The success of any business has an intimate relationship with the quality, structure, efficiency, and control of its supply chains, which finds a dedicated chapter in the volumes of management literature. Supply Chain can be defined as the whole network of channels within a business through which, it procures supplies and materials, process and manufacture goods and delivers and distributes the same to retailers or wholesalers in B2B (Business to Business) or directly to the customers. Thus, the supply chain directly concerns itself with the production of the value that forms the cornerstone of the company. It is one of the most powerful devices of business transformation as success in the market is conditioned by delivering the right products in the right place, with the right pricing at the right time. An important configuration of the supply chain planning is inventory management, design and control that decides the efficiency of capital budgeting and cost structure of the business. Inventory management is a well-known concept, which translates as the receipt, storage, controlling tracking and shipment of stocks from the inventory and it can be divided into a number ranging from the order of the flow to the calculation of the unit and value. The current study focuses on the various nuances and facets of inventory control concerning the supply chain of a company and the various complexities and difficulties it comes to face with an anomalous demand-supply relation.


The idea of inventory control as a dedicated branch of management has its lineage in the evolution of business since success is thoroughly conditioned by how efficiently a business manages the procurement, storage, and distribution of its stocks with minimum wastage. The position of inventory design and control along with production and manufacturing as a unit is centrally located within the supply chain between procurement and distribution channels. Inventory management is directly associated with asset calculation, and accounting in business, and the amount of inventory held by a business also determines the market share of the company. Thus the importance of inventory management in the layout of the operations framework of business is comprehensible. The breakdown process of inventory management consists of calculating SKUs (Stock Keeping Unit), average product handling time, and a list of other metrics related to the upkeep of the inventory along with the study of the highest and most profitable sellers or suppliers.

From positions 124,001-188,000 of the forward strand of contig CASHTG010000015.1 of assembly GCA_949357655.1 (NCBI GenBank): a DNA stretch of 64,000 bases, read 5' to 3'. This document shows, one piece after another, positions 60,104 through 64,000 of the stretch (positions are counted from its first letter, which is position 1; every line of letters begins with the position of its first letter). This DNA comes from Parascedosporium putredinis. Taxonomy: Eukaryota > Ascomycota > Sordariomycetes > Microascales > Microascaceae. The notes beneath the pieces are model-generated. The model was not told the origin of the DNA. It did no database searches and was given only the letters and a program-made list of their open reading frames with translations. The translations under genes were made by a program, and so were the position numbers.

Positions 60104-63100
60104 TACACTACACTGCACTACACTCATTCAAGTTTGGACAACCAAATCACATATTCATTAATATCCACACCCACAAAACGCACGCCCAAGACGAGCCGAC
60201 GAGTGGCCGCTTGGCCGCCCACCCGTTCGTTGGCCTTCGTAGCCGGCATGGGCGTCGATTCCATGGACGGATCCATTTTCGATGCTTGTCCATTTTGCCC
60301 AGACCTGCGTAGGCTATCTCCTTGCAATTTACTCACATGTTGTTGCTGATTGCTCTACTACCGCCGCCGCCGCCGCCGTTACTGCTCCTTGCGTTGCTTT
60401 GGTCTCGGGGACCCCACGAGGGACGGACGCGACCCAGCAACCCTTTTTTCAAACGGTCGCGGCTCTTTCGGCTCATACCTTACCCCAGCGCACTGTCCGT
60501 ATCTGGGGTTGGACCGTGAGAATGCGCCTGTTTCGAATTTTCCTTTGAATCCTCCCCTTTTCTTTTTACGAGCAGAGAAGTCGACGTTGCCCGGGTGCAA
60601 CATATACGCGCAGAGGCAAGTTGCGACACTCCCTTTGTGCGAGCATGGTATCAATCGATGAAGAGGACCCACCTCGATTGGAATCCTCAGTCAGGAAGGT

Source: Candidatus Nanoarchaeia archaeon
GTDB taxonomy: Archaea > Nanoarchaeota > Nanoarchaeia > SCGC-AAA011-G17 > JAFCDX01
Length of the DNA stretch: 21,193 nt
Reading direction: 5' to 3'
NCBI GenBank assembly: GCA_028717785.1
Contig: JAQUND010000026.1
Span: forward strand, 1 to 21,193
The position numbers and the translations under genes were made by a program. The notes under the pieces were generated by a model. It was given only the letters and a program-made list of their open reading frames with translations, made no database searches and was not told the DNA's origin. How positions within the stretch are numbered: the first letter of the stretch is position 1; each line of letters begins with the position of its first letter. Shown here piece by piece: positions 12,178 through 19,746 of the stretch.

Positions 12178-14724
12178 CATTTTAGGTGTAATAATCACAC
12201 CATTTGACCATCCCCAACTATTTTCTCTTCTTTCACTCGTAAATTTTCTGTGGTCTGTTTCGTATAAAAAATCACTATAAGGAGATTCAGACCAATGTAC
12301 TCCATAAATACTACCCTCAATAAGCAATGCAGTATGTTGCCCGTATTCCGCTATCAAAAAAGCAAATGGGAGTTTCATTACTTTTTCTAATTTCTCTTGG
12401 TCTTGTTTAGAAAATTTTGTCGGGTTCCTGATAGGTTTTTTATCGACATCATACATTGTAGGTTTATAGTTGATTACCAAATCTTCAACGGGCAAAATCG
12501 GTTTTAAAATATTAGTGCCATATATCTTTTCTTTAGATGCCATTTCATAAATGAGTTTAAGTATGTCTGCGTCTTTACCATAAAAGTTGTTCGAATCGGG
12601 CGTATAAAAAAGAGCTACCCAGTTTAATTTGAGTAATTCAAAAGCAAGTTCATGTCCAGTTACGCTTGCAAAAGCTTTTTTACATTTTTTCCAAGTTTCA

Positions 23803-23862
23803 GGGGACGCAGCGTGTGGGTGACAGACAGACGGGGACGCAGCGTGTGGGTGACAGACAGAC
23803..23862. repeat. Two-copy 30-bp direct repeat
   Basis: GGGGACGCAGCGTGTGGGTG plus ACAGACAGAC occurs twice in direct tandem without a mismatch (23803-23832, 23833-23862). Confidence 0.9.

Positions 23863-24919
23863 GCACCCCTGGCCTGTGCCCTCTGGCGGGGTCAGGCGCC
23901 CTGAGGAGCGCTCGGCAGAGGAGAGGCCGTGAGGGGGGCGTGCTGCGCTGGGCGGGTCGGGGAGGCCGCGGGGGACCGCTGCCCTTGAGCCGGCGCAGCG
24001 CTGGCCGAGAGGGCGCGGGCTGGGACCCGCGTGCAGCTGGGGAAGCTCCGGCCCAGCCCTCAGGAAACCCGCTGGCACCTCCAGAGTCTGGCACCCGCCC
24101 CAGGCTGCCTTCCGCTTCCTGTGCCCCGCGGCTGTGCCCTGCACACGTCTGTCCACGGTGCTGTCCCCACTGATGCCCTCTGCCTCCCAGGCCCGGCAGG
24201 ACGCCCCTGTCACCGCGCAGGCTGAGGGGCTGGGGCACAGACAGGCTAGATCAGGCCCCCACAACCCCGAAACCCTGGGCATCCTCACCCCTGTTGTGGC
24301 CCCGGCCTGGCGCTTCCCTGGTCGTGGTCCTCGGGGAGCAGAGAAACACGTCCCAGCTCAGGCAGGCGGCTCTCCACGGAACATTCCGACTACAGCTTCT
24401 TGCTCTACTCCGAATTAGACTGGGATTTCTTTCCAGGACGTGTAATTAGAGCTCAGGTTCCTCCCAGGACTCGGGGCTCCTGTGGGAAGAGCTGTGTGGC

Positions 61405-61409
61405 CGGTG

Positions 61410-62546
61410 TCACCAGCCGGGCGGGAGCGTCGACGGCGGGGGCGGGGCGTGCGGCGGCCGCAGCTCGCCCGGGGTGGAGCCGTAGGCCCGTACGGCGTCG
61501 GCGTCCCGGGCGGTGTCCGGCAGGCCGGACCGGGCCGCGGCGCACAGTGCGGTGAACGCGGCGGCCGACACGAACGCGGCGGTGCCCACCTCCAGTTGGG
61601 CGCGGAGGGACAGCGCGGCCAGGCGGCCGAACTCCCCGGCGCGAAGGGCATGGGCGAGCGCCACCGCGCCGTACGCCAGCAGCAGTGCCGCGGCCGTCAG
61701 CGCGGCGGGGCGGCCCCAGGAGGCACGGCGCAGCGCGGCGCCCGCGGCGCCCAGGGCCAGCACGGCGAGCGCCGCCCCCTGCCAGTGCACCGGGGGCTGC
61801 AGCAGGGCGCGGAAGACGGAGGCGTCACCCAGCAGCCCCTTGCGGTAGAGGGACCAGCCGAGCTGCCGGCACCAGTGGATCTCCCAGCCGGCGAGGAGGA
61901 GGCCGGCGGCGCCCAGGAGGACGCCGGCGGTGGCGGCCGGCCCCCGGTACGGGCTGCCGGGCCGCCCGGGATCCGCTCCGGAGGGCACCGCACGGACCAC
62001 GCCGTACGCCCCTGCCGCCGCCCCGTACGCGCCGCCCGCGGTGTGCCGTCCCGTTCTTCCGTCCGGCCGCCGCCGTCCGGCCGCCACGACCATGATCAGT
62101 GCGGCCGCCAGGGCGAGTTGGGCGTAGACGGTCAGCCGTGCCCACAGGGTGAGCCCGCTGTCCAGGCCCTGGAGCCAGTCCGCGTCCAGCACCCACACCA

Key Issues in Inventory Management

The main problems in inventory control often surface in the form of insufficient storage capacities, improper labeling, mishandled accounts and inventory valuation, demand-supply error graph, and incorrect FMEA (Failure Mode Effects Analysis). A dedicated FMEA encompasses assembling a cross-functional group of experts to analyze manufacturing, product design, quality, reliability, testing, maintenance, storage, supply, and sales along with gauging customer feedback. A kaizen continuous improvement system is imperative in FMEA procedure to ensure suitable and prompt response to identified risks and shortfalls. Adopting Poisson or Gamma Distribution models is often a steady prescription for low-consumption goods. However, the failure to adopt proper risk management processes leads to redundancy, wastes, or backorders that in turn lead to high customer dissatisfaction.

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